What do you guys think is the best option to go with here??

candc

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Re: Frontfocusing Sigma 18-35 1.8 on 7D
« Reply #26 on: September 28, 2013, 10:52:13 AM »
Hey I recently bought this lens and I registered here cuz my lens has been suffering from this problem too!

So now I have two options.
1. Return the lens back to the shop i bought it from and hope the replacement lens focuses better. Or
2. Buy the USB dock and have a go at fixing the focusing issue myself. Though with the focusing so bad at 18mm I don't know if the dock can fix it...

What do you guys think is the best option to go with here??

i would get the dock, i did and it worked on mine which was just as bad. i think this lens is the best normal zoom for aps-c on par with ef-s 60 for sharpness. i hate to say it but if you get an exchange i think you will have the same issues, maybe not as bad. maybe there are those who got this lens and it focuses fine but they are not posting about it? 

tracingspirals

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Re: Frontfocusing Sigma 18-35 1.8 on 7D
« Reply #27 on: September 28, 2013, 10:55:16 AM »

i would get the dock, i did and it worked on mine which was just as bad. i think this lens is the best normal zoom for aps-c on par with ef-s 60 for sharpness. i hate to say it but if you get an exchange i think you will have the same issues, maybe not as bad. maybe there are those who got this lens and it focuses fine but they are not posting about it? 

Well where I am the lens seems to be selling like hot cakes so there are plenty of people buying this lens yet not everyone seems to be complaining about the focusing issue so maybe only the people who have faulty lenses are posting about it...

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Re: Frontfocusing Sigma 18-35 1.8 on 7D
« Reply #27 on: September 28, 2013, 10:55:16 AM »

Mt Spokane Photography

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Re: Frontfocusing Sigma 18-35 1.8 on 7D
« Reply #28 on: September 28, 2013, 12:08:32 PM »
Hey I recently bought this lens and I registered here cuz my lens has been suffering from this problem too!

I did a semi scientific test of measuring the focus accuracy of the lens at 18mm, 24mm and 35mm focal lengths and at 113cm and 64cm focal distances. I also used the Canon 50mm f1.8 as a control lens. Each image was focused at the '0 line' on the scale. Here are the results:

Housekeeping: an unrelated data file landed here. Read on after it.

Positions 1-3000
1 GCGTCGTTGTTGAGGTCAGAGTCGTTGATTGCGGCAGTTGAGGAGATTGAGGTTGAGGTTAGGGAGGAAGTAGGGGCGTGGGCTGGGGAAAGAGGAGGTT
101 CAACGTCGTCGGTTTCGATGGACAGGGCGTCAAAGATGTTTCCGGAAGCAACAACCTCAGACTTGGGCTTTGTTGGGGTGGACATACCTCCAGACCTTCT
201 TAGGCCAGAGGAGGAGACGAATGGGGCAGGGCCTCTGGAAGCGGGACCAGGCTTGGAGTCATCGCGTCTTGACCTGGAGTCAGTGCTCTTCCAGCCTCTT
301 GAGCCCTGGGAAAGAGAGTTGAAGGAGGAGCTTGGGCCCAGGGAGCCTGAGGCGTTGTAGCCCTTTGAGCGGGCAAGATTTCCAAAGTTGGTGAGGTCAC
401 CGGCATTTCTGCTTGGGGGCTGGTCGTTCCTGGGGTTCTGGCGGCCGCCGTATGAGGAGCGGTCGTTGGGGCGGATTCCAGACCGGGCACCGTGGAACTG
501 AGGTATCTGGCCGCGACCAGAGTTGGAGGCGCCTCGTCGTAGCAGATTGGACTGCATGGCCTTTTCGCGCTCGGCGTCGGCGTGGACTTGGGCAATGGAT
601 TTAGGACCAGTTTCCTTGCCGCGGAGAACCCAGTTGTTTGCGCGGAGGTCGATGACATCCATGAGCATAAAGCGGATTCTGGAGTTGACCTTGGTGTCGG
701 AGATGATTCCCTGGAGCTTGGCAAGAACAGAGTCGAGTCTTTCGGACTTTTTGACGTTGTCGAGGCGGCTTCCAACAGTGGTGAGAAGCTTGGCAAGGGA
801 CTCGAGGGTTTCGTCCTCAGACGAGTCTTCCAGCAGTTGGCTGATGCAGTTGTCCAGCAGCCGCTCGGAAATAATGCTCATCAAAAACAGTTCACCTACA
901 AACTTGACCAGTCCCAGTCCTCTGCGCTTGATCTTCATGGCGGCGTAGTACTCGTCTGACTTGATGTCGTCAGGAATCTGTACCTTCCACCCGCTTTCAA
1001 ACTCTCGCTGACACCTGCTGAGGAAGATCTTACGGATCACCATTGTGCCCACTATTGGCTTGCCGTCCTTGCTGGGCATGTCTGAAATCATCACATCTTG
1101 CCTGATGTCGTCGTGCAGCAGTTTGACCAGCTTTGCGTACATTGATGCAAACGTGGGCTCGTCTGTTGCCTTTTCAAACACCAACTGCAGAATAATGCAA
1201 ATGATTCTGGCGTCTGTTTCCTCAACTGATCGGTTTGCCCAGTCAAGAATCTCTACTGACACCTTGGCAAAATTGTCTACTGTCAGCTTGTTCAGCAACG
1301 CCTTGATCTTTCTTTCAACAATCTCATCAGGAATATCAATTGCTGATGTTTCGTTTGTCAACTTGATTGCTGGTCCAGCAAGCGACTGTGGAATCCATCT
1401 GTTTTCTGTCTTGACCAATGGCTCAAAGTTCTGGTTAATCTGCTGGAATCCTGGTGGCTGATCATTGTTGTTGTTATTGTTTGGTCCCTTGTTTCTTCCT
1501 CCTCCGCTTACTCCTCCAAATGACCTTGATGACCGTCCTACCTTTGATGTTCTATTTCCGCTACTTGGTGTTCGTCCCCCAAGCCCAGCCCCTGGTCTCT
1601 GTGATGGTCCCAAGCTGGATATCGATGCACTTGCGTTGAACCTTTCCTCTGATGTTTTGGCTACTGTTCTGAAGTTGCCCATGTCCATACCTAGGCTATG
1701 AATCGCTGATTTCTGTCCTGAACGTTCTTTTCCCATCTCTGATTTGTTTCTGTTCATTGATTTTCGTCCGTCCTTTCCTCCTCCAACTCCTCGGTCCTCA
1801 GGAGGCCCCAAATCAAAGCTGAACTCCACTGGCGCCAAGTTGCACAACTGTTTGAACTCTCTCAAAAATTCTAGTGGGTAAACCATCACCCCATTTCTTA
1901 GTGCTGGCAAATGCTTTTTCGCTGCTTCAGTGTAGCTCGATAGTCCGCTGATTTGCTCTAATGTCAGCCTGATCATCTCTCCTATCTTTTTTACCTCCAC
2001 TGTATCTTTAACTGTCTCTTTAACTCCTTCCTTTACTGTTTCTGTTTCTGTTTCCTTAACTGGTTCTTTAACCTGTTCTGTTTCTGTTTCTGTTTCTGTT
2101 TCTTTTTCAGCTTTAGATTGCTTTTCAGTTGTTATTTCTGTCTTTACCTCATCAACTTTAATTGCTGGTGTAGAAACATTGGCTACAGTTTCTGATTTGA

So now I have two options.
1. Return the lens back to the shop i bought it from and hope the replacement lens focuses better. Or
2. Buy the USB dock and have a go at fixing the focusing issue myself. Though with the focusing so bad at 18mm I don't know if the dock can fix it...

What do you guys think is the best option to go with here??
The test you ran is one that beginners use, and its a big mistake to expect that it means anything at all..
 
The reason is that the focus system likes horizontal lines and could lock onto anyone of them without your knowing it.  If your camera is not aligned with a high degree of accuracy, it will be even worse.  The pro test fixtures and methods were developed after trying all the slanted ruler methods and finding that they were not worth the trouble.
 
You must use a test method where the camera is forced to lock onto a known spot.  The professional methods do not try to lock focus onto a slanted surface, its just too unreliable.  Even with good systems, there is variability in a lens from shot to shot, so results are determined over many shots, resetting focus to the same starting point each time, and making sure the chart and camera sensor are perfectly aligned..
 
It is pretty easy to build a do it yourself fixture that will have the lens focus on a known spot, Neuro has posted one many times.
 
Try using Reikan Focal or spring for one of the commercial test fixtures. 
 
Here is the Lens Align fixture, you focus on the flat surface and view the slanted ruler to determine the AF accuracy.  There is a hole that you view a second hole that is set back.  When the sensor and the target are aligned squarely, you can see through both holes.  The back hole has red around it to help you get it right.
 

 
 
Focal also has a software tool that helps you align the target.  It produces a chart when finished that lets you see the effects of AFMA graphically, as well as saving the images of each shot.  I always do a lens AFMA on a new camera.  focal gives the shutter actuations from the camera as well.  Only 23 when I started this test.  This was a almost new 16-35 lens, and its exceptionally accurate.  Notice that one  point is way off.  That's typical, every lens will do this for one reason or another.
 

candc

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Re: Frontfocusing Sigma 18-35 1.8 on 7D
« Reply #29 on: September 28, 2013, 12:41:49 PM »
this is the diy setup i was using, you definitely do not want to focus on an angled surface

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Re: Frontfocusing Sigma 18-35 1.8 on 7D
« Reply #29 on: September 28, 2013, 12:41:49 PM »